The image of students performing at strip clubs garnered media attention in 2007, when the Gazette, the daily student newspaper of the University of Western Ontario, reported that a strip club near the University of Guelph called The Manor offered $5000 toward tuition at a wet T-shirt contest. The strip club claimed no nudity was necessary in order to participate, although the Gazette claimed these contests, decided by applause, often rewarded contestants for going the extra mile – in the nude.
Is there anything to the idea that McGill students strip or engage in sex work to pay their bills? Or could it be simply a rumour born of the numerous visits college students pay to downtown strip clubs? More importantly, if a student had chosen exotic dance as a means to pay their tuition, what would have led them to such a decision? To find out the answer, I decided to get the story from the source: I went to a strip club.
Les Amazons, a gentleman’s club known for its cheap alcohol and even cheaper food, has always been popular among college students, and Friday night was no exception. I pretended that my friend, who preferred to remain anonymous, was into college girls and wanted to purchase a dance from one. The bouncer promptly directed me to a young blonde French Canadian dancer named Jessica.
Jessica explained that she began work at Les Amazons four years ago at the age of 19 when she heard stories of girls earning $800 a night, and her job at the pub PJ’s next door no longer seemed adequate. She said she had a base salary of minimum wage, with an additional $10 for every dance. She was not currently attending college, although she had graduated from a veterinary technician program; she preferred not to mention the school. Jessica had worked as a veterinary assistant but the salary could not compare with that of Les Amazons. According to Jessica, five other girls were attending college or had already graduated from programs as diverse as management and law, with one of the dancers working as a border patrol agent during the day and another as a real estate agent.
Interestingly, Jessica was aware of McGill’s rowdy reputation, saying she had heard the parties “were really sick,” and inquired whether such rumours were true. She also criticized girls who got nude at parties, saying they were essentially behaving like exotic dancers without being hired to do so. “You’re either a dancer or you’re not; there’s no in-between,” she said.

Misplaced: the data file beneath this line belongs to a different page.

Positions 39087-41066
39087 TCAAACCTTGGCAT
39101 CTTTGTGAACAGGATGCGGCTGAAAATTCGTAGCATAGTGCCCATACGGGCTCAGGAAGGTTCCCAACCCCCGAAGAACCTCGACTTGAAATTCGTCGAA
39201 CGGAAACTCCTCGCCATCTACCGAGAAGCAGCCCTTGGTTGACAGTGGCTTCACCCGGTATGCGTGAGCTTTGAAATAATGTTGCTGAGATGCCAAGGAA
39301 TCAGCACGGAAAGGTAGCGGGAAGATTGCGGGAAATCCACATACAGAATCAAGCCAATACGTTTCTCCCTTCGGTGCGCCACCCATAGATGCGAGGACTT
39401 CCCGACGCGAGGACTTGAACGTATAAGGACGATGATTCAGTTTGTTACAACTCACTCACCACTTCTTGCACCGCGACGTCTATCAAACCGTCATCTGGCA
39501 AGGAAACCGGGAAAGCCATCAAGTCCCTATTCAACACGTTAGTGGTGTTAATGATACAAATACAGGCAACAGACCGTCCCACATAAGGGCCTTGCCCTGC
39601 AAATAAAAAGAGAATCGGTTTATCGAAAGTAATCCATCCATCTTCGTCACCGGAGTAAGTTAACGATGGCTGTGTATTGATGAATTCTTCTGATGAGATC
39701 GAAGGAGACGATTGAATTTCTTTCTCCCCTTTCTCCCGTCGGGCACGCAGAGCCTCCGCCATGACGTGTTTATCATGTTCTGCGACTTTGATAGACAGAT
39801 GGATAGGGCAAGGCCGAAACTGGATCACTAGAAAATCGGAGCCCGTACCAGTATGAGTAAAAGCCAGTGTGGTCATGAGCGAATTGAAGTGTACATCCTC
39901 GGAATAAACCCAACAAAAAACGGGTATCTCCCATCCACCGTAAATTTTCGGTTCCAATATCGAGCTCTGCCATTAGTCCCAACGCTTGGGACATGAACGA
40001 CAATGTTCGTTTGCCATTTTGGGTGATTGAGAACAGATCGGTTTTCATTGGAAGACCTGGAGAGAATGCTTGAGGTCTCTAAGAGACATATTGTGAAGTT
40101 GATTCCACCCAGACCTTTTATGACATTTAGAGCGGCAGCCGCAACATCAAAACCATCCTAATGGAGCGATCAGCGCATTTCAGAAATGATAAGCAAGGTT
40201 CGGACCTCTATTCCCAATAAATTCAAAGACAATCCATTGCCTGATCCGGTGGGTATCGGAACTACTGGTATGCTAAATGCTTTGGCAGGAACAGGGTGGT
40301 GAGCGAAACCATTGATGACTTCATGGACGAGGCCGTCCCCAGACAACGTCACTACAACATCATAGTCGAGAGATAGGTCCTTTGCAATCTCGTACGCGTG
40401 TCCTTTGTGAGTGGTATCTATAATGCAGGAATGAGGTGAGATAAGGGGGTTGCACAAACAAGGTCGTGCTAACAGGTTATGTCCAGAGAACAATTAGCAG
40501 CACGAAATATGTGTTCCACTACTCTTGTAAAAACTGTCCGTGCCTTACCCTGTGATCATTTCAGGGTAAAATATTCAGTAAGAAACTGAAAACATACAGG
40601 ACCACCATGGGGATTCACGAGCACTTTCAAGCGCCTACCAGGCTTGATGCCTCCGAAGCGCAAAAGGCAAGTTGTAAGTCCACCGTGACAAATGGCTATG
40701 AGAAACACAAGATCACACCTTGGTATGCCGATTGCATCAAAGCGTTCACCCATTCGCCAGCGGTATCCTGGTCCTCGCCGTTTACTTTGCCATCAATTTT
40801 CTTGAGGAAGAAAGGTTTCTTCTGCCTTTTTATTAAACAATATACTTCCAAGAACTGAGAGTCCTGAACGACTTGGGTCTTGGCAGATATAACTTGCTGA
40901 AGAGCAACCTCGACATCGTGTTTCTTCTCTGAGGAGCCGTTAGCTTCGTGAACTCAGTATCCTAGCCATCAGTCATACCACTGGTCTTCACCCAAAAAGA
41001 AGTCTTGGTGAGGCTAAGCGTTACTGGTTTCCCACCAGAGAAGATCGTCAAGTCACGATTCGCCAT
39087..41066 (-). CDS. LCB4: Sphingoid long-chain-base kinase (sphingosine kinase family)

Aware that exotic dancing is not a profession with great prospects, Jessica intended to attend veterinary school in the fall. She also explained that most girls had entered the business after finishing CEGEP and, knowing it was temporary, had the intention of amassing savings in order to attend college in the future. Jessica also added that her parents were aware of her job and although they did not approve, the knowledge that she did not consume alcohol or drugs and had enough to purchase a house and a car reassured them.
Is it possible the same incentives that lead a student into stripping can also lead them into sex work?
Émilie Laliberté, general coordinator of STELLA, an organization which describes itself as “by and for sex workers,” claims that the incidence of students performing sex work to cover their tuition is high. STELLA was founded in 1995, with the intention of promoting the decriminalization of sex work, fighting discrimination, and providing safety and support for sex workers. Ms. Laliberté also clarified that these students choose sex work as a last option, believing that they cannot continue through any other means. Ms. Laliberté also maintained that just as many students choose exotic dancing as a means of paying their tuition as those who choose sex work or escort services.
Julia Krane, an associate professor at the McGill school of social work, said that she had “taught and interacted with a number of students who have engaged in various forms of sex work while studying,” although she declined to explain further.
It seems that the sex industry is an option that students or recent graduates often seriously consider, though the circumstances under which individual students approach sex work differ.
There is evidence that exotic dancing and sex work are industries that students enter to supplement their incomes, and there’s a lot more to be considered. There are also other sectors with more flexible hours not investigated in this article, such as the phone sex industry, that may be more convenient for a student schedule. By talking about these issues and trying to understand student motivations for entering the sex industry, hopefully some of the taboos around these jobs can be removed. Then students will be able to come forward with their stories to give a more accurate portrayal of the realities that these workers face.
The Peak, CUP – Working in the sex trade: a postsecondary student bares all
Shedding a red light on history, 11/9/09
Sex workers just ask for respect, rights, 3/17/08